backpacks, bags and boxes
all in her hands.
Just the way she presented
herself we knew that she would be trouble,
her sagging pants
and manicured nails and tattoos
of weapons and profanity on her limbs.
She opened her mouth and we all stood back,
she came right in and tried to crown herself
Since I became homeless I have become an early bird. By seven o’clock I am dressed, done with personal hygiene, and through with my household chores. If I decide to cook a meal, I am done by 7:15 am. It is amazing how being an early bird has also affected my cooking. At one time, I was a very good cook, but now I prepare only simple meals. There’s no time to waste on planning and food preparation. As an early bird, I have the emergency family shelter to myself. I can sit in the kitchen or the living room and read the newspaper from the day before or perhaps a book, or even meditate, breathing slowly, breath by breath—but I am always mindful of the time. My eyes are always on the clock.
By 7:15 a.m. or thereabouts, the house arises, as adults, children, infants and cats blend. The peacefulness is broken. A baby cries, a teenage boy thuds down the creaky stairs, racing to the kitchen in search of a bagel or some juice. The cats hiss at one another, pace around a door wanting to go outside. Sometimes the sound of a TV comes from someone’s room or a resident chants a prayer or a psalm or laments about the day ahead or the mistreatment by the shelter’s director or staff. Someone speaks to a relative in another country or state, a different time zone. Cultures, customs, traditions merge; we are all connected by the same cause.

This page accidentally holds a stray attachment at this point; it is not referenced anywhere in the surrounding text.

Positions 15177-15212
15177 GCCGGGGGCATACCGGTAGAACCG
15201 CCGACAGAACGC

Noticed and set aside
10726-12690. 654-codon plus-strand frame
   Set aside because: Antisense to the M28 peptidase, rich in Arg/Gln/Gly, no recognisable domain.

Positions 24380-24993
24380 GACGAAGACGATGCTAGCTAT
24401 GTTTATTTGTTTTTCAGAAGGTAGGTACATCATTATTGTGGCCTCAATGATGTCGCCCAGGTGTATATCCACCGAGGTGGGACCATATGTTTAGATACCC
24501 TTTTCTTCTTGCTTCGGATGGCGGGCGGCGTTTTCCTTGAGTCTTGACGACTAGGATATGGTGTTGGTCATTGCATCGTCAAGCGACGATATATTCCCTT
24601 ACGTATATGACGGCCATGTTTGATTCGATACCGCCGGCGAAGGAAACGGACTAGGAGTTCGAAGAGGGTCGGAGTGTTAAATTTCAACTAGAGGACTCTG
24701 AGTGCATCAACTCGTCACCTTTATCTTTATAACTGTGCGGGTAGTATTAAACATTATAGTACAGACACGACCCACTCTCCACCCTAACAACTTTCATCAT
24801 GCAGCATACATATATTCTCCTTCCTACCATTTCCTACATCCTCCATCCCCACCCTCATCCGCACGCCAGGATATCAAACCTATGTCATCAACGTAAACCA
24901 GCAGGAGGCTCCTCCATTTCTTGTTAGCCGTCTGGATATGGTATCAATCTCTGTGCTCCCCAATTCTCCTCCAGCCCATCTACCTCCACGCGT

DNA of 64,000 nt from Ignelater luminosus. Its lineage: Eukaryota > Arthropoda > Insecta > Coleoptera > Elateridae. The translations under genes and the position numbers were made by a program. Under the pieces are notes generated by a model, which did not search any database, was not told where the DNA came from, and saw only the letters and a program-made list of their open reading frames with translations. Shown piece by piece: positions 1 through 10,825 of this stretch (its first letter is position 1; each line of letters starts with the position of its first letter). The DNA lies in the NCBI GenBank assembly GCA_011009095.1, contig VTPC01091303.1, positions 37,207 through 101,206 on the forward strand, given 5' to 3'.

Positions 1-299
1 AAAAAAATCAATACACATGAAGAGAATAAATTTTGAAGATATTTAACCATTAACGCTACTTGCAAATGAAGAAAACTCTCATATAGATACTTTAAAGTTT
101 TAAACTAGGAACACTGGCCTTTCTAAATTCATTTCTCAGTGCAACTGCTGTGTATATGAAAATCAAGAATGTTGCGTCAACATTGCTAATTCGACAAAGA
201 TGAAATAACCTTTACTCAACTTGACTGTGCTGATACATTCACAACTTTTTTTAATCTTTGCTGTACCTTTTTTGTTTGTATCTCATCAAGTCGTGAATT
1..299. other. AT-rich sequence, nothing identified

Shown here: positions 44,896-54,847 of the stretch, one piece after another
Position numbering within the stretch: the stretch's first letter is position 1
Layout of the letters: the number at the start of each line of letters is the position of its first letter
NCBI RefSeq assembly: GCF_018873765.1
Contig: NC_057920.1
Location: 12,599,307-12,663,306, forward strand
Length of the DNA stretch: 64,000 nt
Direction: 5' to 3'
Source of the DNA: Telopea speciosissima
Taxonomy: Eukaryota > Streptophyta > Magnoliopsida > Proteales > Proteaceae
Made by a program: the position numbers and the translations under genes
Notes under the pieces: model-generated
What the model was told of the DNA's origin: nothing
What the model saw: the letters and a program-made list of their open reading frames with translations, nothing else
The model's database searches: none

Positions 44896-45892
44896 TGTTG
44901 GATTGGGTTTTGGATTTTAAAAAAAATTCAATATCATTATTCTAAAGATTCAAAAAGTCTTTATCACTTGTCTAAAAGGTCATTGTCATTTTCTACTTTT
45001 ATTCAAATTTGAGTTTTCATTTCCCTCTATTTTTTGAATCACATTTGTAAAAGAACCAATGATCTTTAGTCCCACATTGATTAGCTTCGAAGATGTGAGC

Exotic aromas pollute the inside air; the rancid, pungent smell of cooking oil grows as families prepare breakfasts, lunches and dinners for school-aged children. The peace is gone.
The luminous reflections of the rising sun as its rays danced on the walls are now a distant memory, as well as the newness of the day. Now vehicles roar past outside and people and pets arise inside.
At one time, before being homeless, I was a night owl. If I was unable to fall asleep, sometimes I would stroll in my neighborhood streets, parks or nearby fields. I’d watch the hungry animals who roamed at night, strolling and gliding through bucolic fields, isolated even inside the city. I might see a deer, a possum, a raccoon, a skunk or a brazen fox clutching his pilfered catch. Sometimes a neighborhood cat, a pet hen or a cottontail rabbit. Most of the time, the night animals were startled by my presence, but not the foxes, who would stop and stare, sometimes coming close to me in order to get a better view.